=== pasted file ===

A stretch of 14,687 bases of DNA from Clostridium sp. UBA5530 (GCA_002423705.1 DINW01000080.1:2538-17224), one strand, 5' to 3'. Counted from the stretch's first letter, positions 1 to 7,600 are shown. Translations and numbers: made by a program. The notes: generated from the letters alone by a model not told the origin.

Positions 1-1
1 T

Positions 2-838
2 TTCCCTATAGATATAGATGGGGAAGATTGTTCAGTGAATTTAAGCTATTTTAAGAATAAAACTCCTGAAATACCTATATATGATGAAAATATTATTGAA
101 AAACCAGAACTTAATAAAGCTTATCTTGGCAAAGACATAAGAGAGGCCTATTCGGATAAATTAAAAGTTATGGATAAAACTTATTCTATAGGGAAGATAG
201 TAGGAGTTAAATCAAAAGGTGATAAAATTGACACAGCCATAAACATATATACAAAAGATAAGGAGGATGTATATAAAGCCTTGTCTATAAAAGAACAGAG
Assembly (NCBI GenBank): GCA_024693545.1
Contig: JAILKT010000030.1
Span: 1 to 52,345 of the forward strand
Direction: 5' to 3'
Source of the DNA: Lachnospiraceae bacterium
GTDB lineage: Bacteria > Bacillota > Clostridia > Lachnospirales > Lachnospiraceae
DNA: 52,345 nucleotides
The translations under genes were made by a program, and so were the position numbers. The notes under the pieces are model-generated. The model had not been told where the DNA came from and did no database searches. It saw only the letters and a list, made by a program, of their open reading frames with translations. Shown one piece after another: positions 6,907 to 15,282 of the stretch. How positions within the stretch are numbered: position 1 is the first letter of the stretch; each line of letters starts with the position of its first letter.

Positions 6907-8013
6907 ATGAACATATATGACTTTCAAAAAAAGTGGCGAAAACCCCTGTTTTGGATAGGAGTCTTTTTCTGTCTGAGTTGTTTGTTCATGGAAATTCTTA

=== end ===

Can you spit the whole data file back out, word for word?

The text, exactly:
A stretch of 14,687 bases of DNA from Clostridium sp. UBA5530 (GCA_002423705.1 DINW01000080.1:2538-17224), one strand, 5' to 3'. Counted from the stretch's first letter, positions 1 to 7,600 are shown. Translations and numbers: made by a program. The notes: generated from the letters alone by a model not told the origin.

Positions 1-1
1 T

Positions 2-838
2 TTCCCTATAGATATAGATGGGGAAGATTGTTCAGTGAATTTAAGCTATTTTAAGAATAAAACTCCTGAAATACCTATATATGATGAAAATATTATTGAA
101 AAACCAGAACTTAATAAAGCTTATCTTGGCAAAGACATAAGAGAGGCCTATTCGGATAAATTAAAAGTTATGGATAAAACTTATTCTATAGGGAAGATAG
201 TAGGAGTTAAATCAAAAGGTGATAAAATTGACACAGCCATAAACATATATACAAAAGATAAGGAGGATGTATATAAAGCCTTGTCTATAAAAGAACAGAG
Assembly (NCBI GenBank): GCA_024693545.1
Contig: JAILKT010000030.1
Span: 1 to 52,345 of the forward strand
Direction: 5' to 3'
Source of the DNA: Lachnospiraceae bacterium
GTDB lineage: Bacteria > Bacillota > Clostridia > Lachnospirales > Lachnospiraceae
DNA: 52,345 nucleotides
The translations under genes were made by a program, and so were the position numbers. The notes under the pieces are model-generated. The model had not been told where the DNA came from and did no database searches. It saw only the letters and a list, made by a program, of their open reading frames with translations. Shown one piece after another: positions 6,907 to 15,282 of the stretch. How positions within the stretch are numbered: position 1 is the first letter of the stretch; each line of letters starts with the position of its first letter.

Positions 6907-8013
6907 ATGAACATATATGACTTTCAAAAAAAGTGGCGAAAACCCCTGTTTTGGATAGGAGTCTTTTTCTGTCTGAGTTGTTTGTTCATGGAAATTCTTA